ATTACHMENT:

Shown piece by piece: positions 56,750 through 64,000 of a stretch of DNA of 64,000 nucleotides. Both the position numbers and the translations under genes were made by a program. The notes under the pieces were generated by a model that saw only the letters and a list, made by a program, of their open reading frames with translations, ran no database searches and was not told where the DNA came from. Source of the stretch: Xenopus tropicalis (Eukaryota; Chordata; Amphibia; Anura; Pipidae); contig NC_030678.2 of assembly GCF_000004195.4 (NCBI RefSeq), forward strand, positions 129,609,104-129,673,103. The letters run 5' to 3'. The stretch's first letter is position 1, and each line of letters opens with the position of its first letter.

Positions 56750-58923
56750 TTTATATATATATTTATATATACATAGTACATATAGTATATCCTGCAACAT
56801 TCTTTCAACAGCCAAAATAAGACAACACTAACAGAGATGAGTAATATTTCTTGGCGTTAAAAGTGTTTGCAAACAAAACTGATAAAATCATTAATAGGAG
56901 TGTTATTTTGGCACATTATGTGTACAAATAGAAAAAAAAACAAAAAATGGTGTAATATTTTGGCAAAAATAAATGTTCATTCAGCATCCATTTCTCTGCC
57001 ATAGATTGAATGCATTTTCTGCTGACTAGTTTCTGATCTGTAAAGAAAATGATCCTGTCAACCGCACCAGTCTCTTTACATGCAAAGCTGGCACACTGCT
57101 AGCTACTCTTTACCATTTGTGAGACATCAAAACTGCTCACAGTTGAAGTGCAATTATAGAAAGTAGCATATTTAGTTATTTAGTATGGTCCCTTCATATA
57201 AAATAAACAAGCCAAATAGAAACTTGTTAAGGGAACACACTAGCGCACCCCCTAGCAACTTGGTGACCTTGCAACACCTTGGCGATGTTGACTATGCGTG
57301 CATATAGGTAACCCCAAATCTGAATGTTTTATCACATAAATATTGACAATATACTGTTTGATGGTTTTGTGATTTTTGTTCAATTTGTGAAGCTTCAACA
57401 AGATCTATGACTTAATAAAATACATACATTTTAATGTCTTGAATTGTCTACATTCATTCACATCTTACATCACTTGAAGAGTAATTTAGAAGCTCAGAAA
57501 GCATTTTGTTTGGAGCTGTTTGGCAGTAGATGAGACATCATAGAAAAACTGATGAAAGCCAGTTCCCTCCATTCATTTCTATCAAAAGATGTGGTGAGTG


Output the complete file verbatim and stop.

Shown piece by piece: positions 56,750 through 64,000 of a stretch of DNA of 64,000 nucleotides. Both the position numbers and the translations under genes were made by a program. The notes under the pieces were generated by a model that saw only the letters and a list, made by a program, of their open reading frames with translations, ran no database searches and was not told where the DNA came from. Source of the stretch: Xenopus tropicalis (Eukaryota; Chordata; Amphibia; Anura; Pipidae); contig NC_030678.2 of assembly GCF_000004195.4 (NCBI RefSeq), forward strand, positions 129,609,104-129,673,103. The letters run 5' to 3'. The stretch's first letter is position 1, and each line of letters opens with the position of its first letter.

Positions 56750-58923
56750 TTTATATATATATTTATATATACATAGTACATATAGTATATCCTGCAACAT
56801 TCTTTCAACAGCCAAAATAAGACAACACTAACAGAGATGAGTAATATTTCTTGGCGTTAAAAGTGTTTGCAAACAAAACTGATAAAATCATTAATAGGAG
56901 TGTTATTTTGGCACATTATGTGTACAAATAGAAAAAAAAACAAAAAATGGTGTAATATTTTGGCAAAAATAAATGTTCATTCAGCATCCATTTCTCTGCC
57001 ATAGATTGAATGCATTTTCTGCTGACTAGTTTCTGATCTGTAAAGAAAATGATCCTGTCAACCGCACCAGTCTCTTTACATGCAAAGCTGGCACACTGCT
57101 AGCTACTCTTTACCATTTGTGAGACATCAAAACTGCTCACAGTTGAAGTGCAATTATAGAAAGTAGCATATTTAGTTATTTAGTATGGTCCCTTCATATA
57201 AAATAAACAAGCCAAATAGAAACTTGTTAAGGGAACACACTAGCGCACCCCCTAGCAACTTGGTGACCTTGCAACACCTTGGCGATGTTGACTATGCGTG
57301 CATATAGGTAACCCCAAATCTGAATGTTTTATCACATAAATATTGACAATATACTGTTTGATGGTTTTGTGATTTTTGTTCAATTTGTGAAGCTTCAACA
57401 AGATCTATGACTTAATAAAATACATACATTTTAATGTCTTGAATTGTCTACATTCATTCACATCTTACATCACTTGAAGAGTAATTTAGAAGCTCAGAAA
57501 GCATTTTGTTTGGAGCTGTTTGGCAGTAGATGAGACATCATAGAAAAACTGATGAAAGCCAGTTCCCTCCATTCATTTCTATCAAAAGATGTGGTGAGTG